Moving into the day on Thursday we see brief ridging make an
appearance with sunny skies and a sea breeze. By Thursday night
low pressure developing over the Great Lakes will begin to
approach the area bringing southerly flow and increasing clouds.
The arrival of the rain has shifted later in time when compared
to last nights model runs, however this is consistent with the
climatology of blocks being slow to break down. While there is
now much better agreement amongst deterministic guidance on rain
starting to reach the CT valley by Friday morning I would not
be surprised to see this consensus drift further in time with
rain starting late morning or afternoon. No matter the start
time by Friday night and Saturday look for widespread rain
showers to move into the region. Some of the rain showers could
be heavy at times, due to the high precipitable water values and
southerly flow bringing tropical moisture into the region,
however a bit leery of any of the higher amounts shown in
models as the trend recently has been dry and convection is by
nature hard to pin down.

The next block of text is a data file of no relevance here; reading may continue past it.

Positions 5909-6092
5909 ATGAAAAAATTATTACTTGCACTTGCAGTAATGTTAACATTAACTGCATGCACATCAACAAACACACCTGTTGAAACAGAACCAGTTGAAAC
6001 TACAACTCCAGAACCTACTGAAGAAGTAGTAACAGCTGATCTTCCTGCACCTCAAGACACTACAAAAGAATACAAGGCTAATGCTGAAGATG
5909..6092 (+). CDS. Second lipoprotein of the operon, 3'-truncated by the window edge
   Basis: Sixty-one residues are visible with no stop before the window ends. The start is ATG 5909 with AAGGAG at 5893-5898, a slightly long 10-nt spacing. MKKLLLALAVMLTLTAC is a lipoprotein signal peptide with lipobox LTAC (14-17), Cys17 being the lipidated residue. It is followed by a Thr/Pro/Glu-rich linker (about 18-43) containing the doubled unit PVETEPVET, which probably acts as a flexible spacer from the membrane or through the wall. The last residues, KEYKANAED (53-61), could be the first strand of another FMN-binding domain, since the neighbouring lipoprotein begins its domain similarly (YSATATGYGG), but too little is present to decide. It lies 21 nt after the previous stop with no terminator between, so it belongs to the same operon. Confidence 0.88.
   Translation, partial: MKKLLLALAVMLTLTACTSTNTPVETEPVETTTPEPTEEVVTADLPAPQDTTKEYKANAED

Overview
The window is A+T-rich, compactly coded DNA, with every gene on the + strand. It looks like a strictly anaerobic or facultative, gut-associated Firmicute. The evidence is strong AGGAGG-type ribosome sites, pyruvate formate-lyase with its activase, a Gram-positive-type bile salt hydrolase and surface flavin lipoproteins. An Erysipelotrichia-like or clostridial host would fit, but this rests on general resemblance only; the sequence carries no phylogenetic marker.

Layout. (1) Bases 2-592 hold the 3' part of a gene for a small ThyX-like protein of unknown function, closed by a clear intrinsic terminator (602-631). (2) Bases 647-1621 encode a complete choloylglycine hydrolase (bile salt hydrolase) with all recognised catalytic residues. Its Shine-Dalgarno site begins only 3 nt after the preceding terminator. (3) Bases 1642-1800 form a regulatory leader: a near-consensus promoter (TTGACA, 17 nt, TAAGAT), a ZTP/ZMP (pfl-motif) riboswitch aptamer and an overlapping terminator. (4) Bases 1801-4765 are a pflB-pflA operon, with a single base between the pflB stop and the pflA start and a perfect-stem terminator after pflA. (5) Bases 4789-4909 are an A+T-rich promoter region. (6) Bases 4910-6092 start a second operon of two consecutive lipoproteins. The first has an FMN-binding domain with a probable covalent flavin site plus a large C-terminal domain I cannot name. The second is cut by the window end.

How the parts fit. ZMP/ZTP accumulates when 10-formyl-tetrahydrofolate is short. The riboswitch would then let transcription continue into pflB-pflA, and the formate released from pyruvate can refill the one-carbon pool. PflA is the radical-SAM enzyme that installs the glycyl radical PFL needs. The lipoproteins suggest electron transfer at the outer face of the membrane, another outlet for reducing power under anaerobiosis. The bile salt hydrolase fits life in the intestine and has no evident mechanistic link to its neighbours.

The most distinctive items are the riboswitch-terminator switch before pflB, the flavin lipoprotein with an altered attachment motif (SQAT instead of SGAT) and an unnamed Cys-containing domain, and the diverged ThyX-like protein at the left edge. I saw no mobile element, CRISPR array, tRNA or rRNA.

Most of the rain will move out of the area on Saturday, however
Sunday may again see some showers or even thunder in the
mountains as the upper level trough pulls through.

By Monday high pressure will move in, keeping most areas of
Northern New England under clear to mostly clear skies for the
eclipse. Areas where clouds could become a concern include the
northern mountains where upslope flow and afternoon
destabilization may generate some scattered cumulus and the
midcoast and Penobscot bay where onshore flow could generate
some local stratus along the coast.


Short Term...Low clouds and stratus should lift by early to mid
morning most terminals although some MVFR conditions may linger